By Christen Reuter

Globe Staff Writer

At the end of each school year, Susan Hirsch assigns grades to her students that sum up their work. The single letter she writes beside each name will have a lasting impact, so she does not take the job lightly.

"There are so many factors to take into consideration, like whether they took part in the class or whether they have done their homework," said the teacher at Memorial Middle School in Joplin.

There is not a single assignment or test that determines what or how well a student has learned for the year, yet Hirsch and other local teachers said that seems to be the conclusion that has been reached by the federal government and the state.

President Bush's No Child Left Behind Act has mandated dramatic changes in education. It requires, among many things, a designated amount of improvement on each state's annual assessment of math and communication-arts skills.

Those schools that receive Title I funds, provided by the federal government for programs for low-income children, will be punished if they continually fail to make the adequate progress required of them.

Under the federal law, each state must move all of its students into a proficient level in communication arts and math by 2014.

The progress made by Missouri students will be determined each year by their performance on the Missouri Assessment Program, the state's annual assessment exam.

Many educators have become concerned about this new pressure. Hirsch, an eighth-grade math teacher, questioned how the government can point the finger of blame solely at the nation's schools.

She said conditions that are beyond a teacher's control, such as a child's home life or parental values, also affect the test scores.

Hirsch said, for example, that if parents do not set an example for their children that shows the importance of school, those students may never take their education seriously.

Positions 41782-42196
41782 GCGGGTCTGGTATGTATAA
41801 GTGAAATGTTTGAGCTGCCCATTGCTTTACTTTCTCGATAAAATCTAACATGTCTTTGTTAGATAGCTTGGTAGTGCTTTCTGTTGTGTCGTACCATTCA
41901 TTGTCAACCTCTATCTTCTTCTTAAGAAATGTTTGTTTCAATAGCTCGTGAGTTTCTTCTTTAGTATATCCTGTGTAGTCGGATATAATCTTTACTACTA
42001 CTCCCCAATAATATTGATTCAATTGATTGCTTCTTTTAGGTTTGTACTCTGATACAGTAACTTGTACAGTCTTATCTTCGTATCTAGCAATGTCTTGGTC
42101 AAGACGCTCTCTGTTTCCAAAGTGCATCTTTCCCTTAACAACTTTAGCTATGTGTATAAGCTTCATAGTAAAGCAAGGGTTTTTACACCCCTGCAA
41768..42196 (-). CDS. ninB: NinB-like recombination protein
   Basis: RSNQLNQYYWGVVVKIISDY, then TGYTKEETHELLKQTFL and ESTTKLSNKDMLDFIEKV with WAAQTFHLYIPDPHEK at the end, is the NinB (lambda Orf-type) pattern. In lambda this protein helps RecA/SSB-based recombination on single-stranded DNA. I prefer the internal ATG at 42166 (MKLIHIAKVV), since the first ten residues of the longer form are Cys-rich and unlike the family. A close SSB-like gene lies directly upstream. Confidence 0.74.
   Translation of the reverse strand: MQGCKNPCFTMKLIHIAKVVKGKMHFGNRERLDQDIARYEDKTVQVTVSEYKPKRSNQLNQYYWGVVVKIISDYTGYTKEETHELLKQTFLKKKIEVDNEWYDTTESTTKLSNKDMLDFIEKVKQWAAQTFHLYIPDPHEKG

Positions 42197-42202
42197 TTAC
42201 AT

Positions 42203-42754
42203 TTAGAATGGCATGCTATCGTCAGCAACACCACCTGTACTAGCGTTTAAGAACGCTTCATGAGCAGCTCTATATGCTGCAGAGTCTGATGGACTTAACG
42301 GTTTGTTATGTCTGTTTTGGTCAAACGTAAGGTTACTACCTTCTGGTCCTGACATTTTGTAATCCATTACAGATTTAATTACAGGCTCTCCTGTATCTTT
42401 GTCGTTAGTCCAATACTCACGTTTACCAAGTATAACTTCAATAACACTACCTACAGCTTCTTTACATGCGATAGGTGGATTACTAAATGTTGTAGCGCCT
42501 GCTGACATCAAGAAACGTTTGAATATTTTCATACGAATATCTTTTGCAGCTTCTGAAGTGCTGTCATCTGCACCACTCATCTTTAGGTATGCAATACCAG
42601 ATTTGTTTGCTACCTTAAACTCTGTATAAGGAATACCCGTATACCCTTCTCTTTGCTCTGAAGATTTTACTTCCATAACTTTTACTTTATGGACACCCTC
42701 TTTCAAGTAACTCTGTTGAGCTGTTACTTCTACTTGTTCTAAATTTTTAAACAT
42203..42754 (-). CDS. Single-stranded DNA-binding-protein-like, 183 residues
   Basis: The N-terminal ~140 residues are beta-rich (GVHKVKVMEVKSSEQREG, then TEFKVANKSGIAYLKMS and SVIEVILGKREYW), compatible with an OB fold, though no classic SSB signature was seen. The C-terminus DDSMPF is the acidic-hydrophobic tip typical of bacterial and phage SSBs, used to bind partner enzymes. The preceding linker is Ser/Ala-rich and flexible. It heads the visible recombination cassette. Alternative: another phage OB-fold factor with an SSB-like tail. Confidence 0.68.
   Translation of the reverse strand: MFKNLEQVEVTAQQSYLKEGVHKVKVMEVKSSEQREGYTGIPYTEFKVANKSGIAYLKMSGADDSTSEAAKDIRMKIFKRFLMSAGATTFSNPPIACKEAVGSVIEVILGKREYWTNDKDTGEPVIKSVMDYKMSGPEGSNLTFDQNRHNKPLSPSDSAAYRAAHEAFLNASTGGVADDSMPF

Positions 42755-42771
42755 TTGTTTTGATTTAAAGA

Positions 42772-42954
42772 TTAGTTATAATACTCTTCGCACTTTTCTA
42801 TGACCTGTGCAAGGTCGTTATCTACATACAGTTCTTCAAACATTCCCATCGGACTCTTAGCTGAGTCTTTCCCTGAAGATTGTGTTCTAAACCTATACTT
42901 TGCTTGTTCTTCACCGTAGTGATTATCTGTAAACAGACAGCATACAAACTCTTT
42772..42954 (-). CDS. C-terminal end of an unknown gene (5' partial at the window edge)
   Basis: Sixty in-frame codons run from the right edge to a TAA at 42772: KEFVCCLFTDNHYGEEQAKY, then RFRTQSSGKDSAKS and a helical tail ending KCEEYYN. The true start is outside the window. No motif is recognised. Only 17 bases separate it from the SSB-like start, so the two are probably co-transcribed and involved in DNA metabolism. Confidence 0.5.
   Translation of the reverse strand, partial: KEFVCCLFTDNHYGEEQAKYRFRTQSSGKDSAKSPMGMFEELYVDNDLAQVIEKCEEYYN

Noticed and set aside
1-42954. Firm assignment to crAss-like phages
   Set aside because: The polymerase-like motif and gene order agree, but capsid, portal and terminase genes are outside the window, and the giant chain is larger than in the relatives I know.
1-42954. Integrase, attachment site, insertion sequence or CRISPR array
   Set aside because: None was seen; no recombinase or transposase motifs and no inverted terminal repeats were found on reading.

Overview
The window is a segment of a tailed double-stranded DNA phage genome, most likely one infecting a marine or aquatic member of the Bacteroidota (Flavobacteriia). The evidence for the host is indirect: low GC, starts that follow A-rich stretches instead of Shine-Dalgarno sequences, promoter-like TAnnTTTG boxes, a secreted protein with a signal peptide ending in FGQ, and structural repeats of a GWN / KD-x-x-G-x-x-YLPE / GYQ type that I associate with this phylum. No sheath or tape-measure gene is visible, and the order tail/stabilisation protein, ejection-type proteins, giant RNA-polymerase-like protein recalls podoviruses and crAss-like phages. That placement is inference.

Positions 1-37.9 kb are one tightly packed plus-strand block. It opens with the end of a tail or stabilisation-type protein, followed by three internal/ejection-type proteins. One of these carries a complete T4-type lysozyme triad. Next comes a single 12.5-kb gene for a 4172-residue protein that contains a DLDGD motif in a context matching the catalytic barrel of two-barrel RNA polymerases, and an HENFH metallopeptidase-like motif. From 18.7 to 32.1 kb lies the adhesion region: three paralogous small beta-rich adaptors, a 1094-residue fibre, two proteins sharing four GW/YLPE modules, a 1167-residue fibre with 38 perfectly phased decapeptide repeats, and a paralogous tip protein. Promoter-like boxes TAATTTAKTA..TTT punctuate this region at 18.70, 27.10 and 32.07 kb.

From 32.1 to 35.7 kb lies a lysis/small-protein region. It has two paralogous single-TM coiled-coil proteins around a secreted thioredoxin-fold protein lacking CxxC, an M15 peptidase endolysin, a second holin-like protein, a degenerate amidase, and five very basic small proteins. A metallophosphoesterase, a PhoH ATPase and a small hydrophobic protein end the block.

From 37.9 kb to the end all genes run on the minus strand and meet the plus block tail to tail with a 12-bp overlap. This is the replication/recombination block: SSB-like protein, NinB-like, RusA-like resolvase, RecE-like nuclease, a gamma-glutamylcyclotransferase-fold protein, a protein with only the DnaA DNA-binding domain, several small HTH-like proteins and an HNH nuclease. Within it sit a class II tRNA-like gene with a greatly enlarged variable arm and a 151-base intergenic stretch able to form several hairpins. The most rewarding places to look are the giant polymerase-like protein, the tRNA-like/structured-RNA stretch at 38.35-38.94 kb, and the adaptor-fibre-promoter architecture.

"We can try hard in the classroom, but there are so many other factors," Hirsch said.

Sheri Francis, also a teacher at Memorial Middle School, said teachers and schools must be held accountable.

But, she said, a year in which Missouri is facing budget crunches is a poor time to implement these reforms.

Because of budget cutbacks, the Joplin School District closed its Transitional Learning Center, a temporary program for students of all ages who had behavioral problems. Francis said that move could have an impact on test scores.

"One student can keep me from teaching 31," Francis said.

Francis said a single exam might not provide the best indication as to how well a student is learning. Because one test means so much to schools and districts, the state, administrators and teachers have put pressure on students to perform well.

"I have personally seen students almost physically sick because of test-taking anxiety," Francis said.

The federal government has divided the student population into several subgroups that also must make adequate progress, including black and Hispanic students and those with learning disabilities.

If just one subgroup does not make the required progress, the entire district is considered to have come up short.

David Stephens, principal at Carl Junction Junior High School, said the scores could produce a wrong impression of a school district.

"The rationale has to do with wanting to make sure schools are doing the best they can to meet the needs of a diverse population made up of all kinds of kids," Stephens said. "But to isolate one subgroup and make that a reflection of the district is not an accurate reflection."

Striving to ensure that all of the nation's children are receiving an excellent education is praiseworthy, Stephens said. But, he said, it is unrealistic to believe that all students will be proficient.

"No Child Left Behind is noble," Stephens said. "It mandates things for a district, though, without providing the resources or funding to get that done. That puts us in a frustrating situation."

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